On February 18, 2021, the District Court of Berlin overturned a €14.5 million fine that had been imposed on German real estate company Deutsche Wohnen SE.  The Court held that the fine – which was issued by the Berlin Supervisory Authority (“SA”) and had been the second highest fine in Germany so far under the EU General Data Protection Regulation (“GDPR”) – failed to satisfy certain rules under German law, and therefore was invalid.

This case raises important questions on the interplay between the GDPR and German law regarding the attribution of regulatory offenses to a company.  In this blog post, we consider this topic in greater depth and how it may eventually be resolved in court.

Background  

The Berlin SA first announced the fine in 2019, after concluding that Deutsche Wohnen retained the personal data of tenants for prolonged periods of time without a valid legal basis (see our prior blog post on the case here).  Deutsche Wohnen appealed the fine in court, and now appears to have won on procedural grounds.  Although the official decision of the Berlin District Court has yet to be published, the Berlin SA said the Court concluded that “fines can only be imposed on legal entities if there is evidence of a specific act by management or legal representatives that led to the offense” (see press release of the Berlin SA here, in German).  The Berlin SA said the prosecution will appeal the decision.

Key Issue

The fundamental issue at stake in this case is the legal criteria that an SA must satisfy to fine a company for a data breach under the GDPR.  In particular, the question is whether Art. 83 GDPR lists all the requirements that SAs must address to fine a company, or whether national laws can impose additional requirements.  The national law at issue in this case is the German Act on Regulatory Offenses, which stipulates that a fine cannot be issued against a company unless the illegal act(s) and/or omission(s) can be attributed to a legal representative of the company, and can be demonstrably linked to an intentional or negligent act of management.  This goes well beyond the standard of Art. 83 GDPR for administrative fines, which merely requires an SA to establish that a company has breached a relevant provision of the GDPR.

The Conference of German SAs (known as the Datenschutzkonferenz or “DSK”) has consistently expressed the view that an SA need only establish that a breach of the GDPR has occurred for a company to be held responsible and be subject to a fine (see DSK statement here, in German).  To that end, the DSK has demanded that the German legislature clarify this issue by amending Germany’s Federal Data Protection Act to exclude this requirement arising under the Act on Regulatory Offenses.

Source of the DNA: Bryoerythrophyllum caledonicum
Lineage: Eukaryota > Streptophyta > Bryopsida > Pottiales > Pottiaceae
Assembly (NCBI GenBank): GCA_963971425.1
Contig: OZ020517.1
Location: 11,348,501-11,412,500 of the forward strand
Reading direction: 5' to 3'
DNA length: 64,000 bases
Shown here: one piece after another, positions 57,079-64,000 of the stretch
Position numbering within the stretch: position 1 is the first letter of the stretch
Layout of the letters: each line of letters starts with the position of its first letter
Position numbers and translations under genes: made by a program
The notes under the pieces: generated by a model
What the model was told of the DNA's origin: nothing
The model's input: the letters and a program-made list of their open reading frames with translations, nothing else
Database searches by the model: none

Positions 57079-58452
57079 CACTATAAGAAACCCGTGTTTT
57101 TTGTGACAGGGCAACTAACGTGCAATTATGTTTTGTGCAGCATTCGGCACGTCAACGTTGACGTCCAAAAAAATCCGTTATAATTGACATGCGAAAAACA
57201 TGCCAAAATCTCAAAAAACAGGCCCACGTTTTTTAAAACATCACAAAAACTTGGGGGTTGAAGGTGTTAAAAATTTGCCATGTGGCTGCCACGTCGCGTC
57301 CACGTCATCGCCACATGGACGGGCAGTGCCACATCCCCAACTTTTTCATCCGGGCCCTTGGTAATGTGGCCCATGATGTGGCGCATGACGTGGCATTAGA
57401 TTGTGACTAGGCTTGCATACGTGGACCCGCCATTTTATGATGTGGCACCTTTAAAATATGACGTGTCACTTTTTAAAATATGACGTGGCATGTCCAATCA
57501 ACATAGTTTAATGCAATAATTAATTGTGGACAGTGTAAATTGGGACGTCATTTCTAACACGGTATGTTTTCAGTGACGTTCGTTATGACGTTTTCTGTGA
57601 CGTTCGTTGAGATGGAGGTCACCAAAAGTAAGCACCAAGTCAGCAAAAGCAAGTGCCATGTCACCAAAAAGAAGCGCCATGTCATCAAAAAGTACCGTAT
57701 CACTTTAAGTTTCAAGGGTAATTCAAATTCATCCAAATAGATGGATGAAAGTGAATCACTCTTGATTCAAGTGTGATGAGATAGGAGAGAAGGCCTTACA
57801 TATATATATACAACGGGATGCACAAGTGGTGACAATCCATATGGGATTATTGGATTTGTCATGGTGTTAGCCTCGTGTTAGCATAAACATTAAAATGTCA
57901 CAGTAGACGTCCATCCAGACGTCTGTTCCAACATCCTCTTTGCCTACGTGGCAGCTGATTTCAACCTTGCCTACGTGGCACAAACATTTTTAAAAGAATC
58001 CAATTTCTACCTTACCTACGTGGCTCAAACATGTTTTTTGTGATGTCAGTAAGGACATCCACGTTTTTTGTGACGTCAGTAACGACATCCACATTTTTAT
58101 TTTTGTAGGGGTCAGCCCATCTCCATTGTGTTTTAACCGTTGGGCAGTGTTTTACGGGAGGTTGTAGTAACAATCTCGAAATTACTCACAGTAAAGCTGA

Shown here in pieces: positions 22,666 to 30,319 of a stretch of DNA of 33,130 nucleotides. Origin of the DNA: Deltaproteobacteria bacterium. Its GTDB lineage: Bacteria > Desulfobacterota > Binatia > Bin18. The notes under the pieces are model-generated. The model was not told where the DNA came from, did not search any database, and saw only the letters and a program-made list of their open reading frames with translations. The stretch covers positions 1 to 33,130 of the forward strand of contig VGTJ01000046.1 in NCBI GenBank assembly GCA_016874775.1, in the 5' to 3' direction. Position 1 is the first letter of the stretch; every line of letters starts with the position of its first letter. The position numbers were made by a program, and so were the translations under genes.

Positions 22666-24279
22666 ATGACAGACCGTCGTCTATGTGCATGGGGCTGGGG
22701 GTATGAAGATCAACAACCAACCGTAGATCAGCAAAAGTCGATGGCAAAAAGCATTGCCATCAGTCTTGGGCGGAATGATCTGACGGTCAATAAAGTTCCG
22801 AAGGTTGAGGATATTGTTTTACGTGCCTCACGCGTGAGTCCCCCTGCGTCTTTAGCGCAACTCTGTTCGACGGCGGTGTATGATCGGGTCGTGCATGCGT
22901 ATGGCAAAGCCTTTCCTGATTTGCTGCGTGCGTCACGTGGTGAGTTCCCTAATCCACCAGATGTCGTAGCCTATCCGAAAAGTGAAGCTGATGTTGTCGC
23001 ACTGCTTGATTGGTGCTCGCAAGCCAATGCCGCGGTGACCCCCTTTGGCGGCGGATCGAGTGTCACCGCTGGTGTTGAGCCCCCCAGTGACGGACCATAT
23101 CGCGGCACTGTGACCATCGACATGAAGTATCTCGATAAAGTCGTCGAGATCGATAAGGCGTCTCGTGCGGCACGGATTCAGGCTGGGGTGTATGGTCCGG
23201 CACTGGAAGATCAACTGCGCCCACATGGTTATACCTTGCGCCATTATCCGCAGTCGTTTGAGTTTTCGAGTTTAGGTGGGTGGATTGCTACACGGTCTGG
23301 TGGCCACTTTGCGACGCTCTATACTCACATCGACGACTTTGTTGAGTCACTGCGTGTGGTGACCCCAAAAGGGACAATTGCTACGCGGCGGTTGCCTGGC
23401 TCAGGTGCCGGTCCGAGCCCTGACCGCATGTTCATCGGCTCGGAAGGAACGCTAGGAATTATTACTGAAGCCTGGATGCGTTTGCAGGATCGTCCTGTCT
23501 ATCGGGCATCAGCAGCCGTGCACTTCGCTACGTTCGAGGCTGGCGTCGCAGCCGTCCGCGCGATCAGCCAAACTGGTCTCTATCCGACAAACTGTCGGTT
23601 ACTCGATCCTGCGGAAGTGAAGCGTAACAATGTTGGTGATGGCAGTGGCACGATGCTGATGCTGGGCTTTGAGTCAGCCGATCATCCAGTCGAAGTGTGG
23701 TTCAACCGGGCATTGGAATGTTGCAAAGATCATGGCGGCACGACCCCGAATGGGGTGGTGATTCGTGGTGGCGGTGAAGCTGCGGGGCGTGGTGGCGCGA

In a recent case, the District Court of Bonn aligned with the DSK’s view, holding that the German legislature violated Art. 83 GDPR by stating that the relevant national rule on attribution is also applicable in GDPR cases (see the decision here, in German).  In the present case, it appears that the District Court of Berlin has now taken the opposite position.

Situation in other EU Member States

Courts in a number of other Member States have also addressed this issue in varying degrees within the framework of their respective national rules on corporate responsibility, evidence and procedure:

  • In Austria, the Federal Administrative Court annulled a decision imposing an €18 million fine on the Austrian Post last year, stating that Austrian procedural law requires an SA to establish that one or several individuals (not necessarily managers) of a company committed a GDPR breach (see decision here, in German).
  • By contrast, the French Conseil d’Etat has held that the French SA (“CNIL”) needs only to explain its reasons for imposing a fine on the basis of Art 83 GDPR, but it is not required to discuss all the criteria listed in that statute, or explain how it calculated the amount of a particular fine (see decision here, in French).

What’s Next?

The prosecution has filed an appeal against the decision of the District Court of Berlin.  Thus, this question of the interplay between Art. 83 GDPR and national rules on evidence and procedure may ultimately be referred to the Court of Justice of the European Union.  Only time will tell whether this issue can be aligned across Europe, and the outcome will be of major importance for GDPR enforcement activity going forward.